Shadow IT poses significant challenges to operations due to the following reasons:

Security Vulnerabilities

Using unapproved tools and applications can expose an organisation to security risks. These tools often lack the robust security measures sanctioned IT systems have, making them susceptible to data breaches and unauthorised access. For instance, employees using personal devices or cloud services without IT oversight can inadvertently create security gaps, increasing the attack surface​​​​.

Compliance Issues

Shadow IT can lead to non-compliance with industry regulations and standards. When employees use unauthorised software, it becomes difficult to ensure that data handling practices comply with legal requirements such as GDPR. This non-compliance can result in significant fines and legal penalties, as well as reputational damage​​.

Financial Implications

The hidden costs associated with shadow IT can strain a company’s budget. These costs include the direct financial impact of purchasing redundant or incompatible tools and the expenses related to addressing security breaches and compliance failures. Additionally, managing and integrating unsanctioned IT systems can consume valuable IT resources and divert attention from strategic initiatives​​​​.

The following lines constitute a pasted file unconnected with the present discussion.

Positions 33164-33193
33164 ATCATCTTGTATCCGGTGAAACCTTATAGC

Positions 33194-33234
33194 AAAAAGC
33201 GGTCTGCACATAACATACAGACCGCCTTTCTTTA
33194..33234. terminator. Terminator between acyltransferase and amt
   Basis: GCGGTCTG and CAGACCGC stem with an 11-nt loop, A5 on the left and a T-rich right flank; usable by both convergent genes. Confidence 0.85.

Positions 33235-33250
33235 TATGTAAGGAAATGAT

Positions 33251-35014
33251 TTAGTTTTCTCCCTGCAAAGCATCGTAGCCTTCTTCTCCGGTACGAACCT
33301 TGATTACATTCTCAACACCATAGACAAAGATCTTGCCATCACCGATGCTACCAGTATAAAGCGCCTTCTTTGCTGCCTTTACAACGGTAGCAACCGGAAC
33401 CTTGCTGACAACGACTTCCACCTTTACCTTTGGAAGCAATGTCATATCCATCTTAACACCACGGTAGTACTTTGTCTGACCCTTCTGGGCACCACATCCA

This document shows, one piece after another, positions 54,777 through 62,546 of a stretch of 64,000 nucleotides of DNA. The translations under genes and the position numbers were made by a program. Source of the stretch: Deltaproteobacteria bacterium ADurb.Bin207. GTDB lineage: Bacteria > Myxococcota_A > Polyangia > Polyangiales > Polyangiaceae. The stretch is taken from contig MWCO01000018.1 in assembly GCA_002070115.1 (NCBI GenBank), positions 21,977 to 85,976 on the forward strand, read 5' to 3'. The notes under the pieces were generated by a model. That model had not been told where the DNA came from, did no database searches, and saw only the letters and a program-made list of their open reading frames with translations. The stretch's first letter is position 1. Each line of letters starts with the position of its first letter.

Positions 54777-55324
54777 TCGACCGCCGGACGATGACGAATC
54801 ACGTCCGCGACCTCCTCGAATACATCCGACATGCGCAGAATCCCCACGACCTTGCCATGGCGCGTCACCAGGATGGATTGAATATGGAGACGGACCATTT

Operational Challenges

Shadow IT can lead to fragmented IT environments, making it harder for organisations to manage and support their technology infrastructure. This fragmentation can result in inefficiencies and reduced visibility over IT assets, complicating efforts to ensure data integrity and system reliability. For example, employees using different tools for similar tasks can create data silos, hindering collaboration and data sharing.

Learn more about the risks of shadow IT here.

How Does Shadow IT Occur?

Shadow IT often arises from various needs and gaps in official IT support.